two pounds of cherries

Earlier in the summer, I canned my way through two flats of rain-split sweet cherries from Beechwood Orchards. I made butter, chutney, this batch of sweet and sour cherry jam, rosemary pickled cherries, and cherry lime preserves (hmm, doesn’t look like I’ve posted that recipe anywhere). When all that was done, I took a deep breath and figured I was done with cherries for the season.

OXO cherry pitter

Then, along came a chance to participate in the 10 Pound Cherry Challenge that OXO was hosting in conjunction with the Northwest Cherry Growers. And despite a little schedule insanity, I just couldn’t say no.

cherries in an OXO bowl

And so, mere moments before I was leaving for my trip to Boston last week, I took delivery of ten pounds of sweet, lovely cherries and a box of OXO goodies, including their 11 pound scale, a set of their nesting bowls and colanders, and two cherry pitters.

cherry clafoutis

I took a few of the cherries with me as a road trip snack, and stashed the rest in the fridge. While I was away (the trip was all of 2 1/2 days, so the cherries held just fine), I started imagining all the ways I could use and preserve them. I got home late on Saturday night, but was up early Sunday morning to pit the first pound for a quick clafoutis.

rum and sweet cherries

If you’ve not had one before, this traditionally French dessert resembles a Dutch baby or a firmly set custard. If you’re hewing closely to the way it’s done in France, you do not pit cherries before using them in this dessert. I prefer serving a version that uses pitted cherries, because it doesn’t endanger the dental work of your guests and just makes for a more pleasant eating experience.

pouring rum

However, once the clafoutis was done, I ran out of steam. You see, we did the photo shoot for my next cookbook last Monday through Thursday and I had four nights of teaching and speaking last week as well. By the time Friday came along, I was entirely spent, my apartment was wrecked, and I had a to-do list a mile long. So I did three things.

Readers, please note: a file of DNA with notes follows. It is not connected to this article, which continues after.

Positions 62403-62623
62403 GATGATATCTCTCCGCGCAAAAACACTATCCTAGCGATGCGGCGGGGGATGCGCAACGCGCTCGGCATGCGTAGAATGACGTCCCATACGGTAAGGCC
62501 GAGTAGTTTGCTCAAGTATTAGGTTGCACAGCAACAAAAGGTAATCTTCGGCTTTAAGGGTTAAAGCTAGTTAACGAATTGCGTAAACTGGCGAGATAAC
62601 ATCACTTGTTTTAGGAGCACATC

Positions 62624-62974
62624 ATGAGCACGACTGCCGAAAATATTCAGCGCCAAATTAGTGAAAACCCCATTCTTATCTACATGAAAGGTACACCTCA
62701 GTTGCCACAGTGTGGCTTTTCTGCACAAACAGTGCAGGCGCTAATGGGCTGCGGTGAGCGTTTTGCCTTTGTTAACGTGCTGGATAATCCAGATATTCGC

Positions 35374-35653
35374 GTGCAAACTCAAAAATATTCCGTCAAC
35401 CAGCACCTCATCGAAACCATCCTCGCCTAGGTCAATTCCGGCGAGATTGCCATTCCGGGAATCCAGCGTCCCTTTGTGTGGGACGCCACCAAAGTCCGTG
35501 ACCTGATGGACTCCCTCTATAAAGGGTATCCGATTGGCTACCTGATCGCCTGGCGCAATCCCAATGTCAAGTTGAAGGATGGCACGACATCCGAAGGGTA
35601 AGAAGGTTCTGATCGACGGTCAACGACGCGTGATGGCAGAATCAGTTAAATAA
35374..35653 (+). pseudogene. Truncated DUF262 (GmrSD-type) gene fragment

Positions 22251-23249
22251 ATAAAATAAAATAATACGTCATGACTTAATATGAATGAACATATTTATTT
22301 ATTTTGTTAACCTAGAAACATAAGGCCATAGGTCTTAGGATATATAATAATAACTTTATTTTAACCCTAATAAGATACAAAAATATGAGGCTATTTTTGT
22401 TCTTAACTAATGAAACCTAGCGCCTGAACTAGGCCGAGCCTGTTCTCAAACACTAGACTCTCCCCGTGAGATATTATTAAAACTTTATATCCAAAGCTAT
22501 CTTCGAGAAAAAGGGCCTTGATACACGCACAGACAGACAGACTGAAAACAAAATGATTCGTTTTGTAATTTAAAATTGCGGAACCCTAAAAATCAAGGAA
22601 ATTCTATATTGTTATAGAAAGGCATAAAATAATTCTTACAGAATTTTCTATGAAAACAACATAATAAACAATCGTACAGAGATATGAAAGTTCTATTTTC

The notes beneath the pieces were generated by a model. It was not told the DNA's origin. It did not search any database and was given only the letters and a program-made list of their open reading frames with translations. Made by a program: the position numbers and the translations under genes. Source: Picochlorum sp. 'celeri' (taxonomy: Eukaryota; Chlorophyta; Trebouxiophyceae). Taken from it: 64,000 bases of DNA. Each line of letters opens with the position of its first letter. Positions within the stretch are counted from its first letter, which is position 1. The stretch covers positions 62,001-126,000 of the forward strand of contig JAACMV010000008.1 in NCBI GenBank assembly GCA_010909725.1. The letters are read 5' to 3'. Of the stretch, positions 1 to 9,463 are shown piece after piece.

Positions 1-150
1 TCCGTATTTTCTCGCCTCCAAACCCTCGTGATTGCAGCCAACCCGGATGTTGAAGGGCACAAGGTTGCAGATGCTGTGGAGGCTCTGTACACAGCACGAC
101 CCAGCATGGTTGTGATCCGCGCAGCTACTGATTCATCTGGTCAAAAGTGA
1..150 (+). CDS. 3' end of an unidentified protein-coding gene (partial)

I shared two pounds of cherries (and one of the OXO pitters) with my friend and cookbook editor Kristen (she just happens to be an avid preserver and lives just a couple miles from me). I funneled four pounds into a roomy slow cooker and started another batch of sweet cherry butter (a little more never hurts). And I took a cue from Maggie Battista of Eat Boutique fame (who put me up while I was in Boston) and started a batch of cherry-infused rum.

last drops of rum

Maggie had several jars of fruit-infused spirits sitting prettily in her kitchen while I was there and I couldn’t help but realize that it had been awhile since I’d combined fruit and booze to good effect. And so, I rummaged through our liquor cabinet until I came up with a bottle of light rum that I thought would benefit from a little fresh cherry flavor. I stemmed the remaining cherries, tumbled them into a pretty jar and covered them with rum. Not the most inventive thing ever, but it sure will make for a tasty tipple when the days get chilly.

If you’re interested in seeing what some of the other 10 Pound Cherry Challenge participants did with their cherries, here’s who else was playing along:

For more on the challenge, make sure to check out OXO (Facebook | Twitter | Pinterest | Instagram) and the Northwest Cherry Growers (Facebook | Twitter | Pinterest | Instagram). And, for even more cherry goodness, there’s also a project-specific Pinterest board.

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Soda Week at Table Matters

I have spent the better part of today canning 55 pounds of tomatoes, five pounds of peaches and a few other edible odds and ends. My refrigerator is cleaner than it’s been in weeks and there’s a load of laundry gently chugging away in the other room. This can mean only one thing. I’m getting ready to head out on vacation (I can’t be the only one who feels compelled to finish all pending culinary projects before leaving town). Before I dash out the door, I want to point your attention at something I happen to think you all might like.

Recently, a team of folks over at Drexel University relaunched a website called Table Matters. It’s a daily site dedicated to stories about eating, cooking, drinking and the many delicious things that can happen around a dining table. I’m contributing to this new site on a weekly basis and my pieces are going to be about kitchen skills and from-scratch cooking, which should be a nice compliment to the canning and preserving content I write here.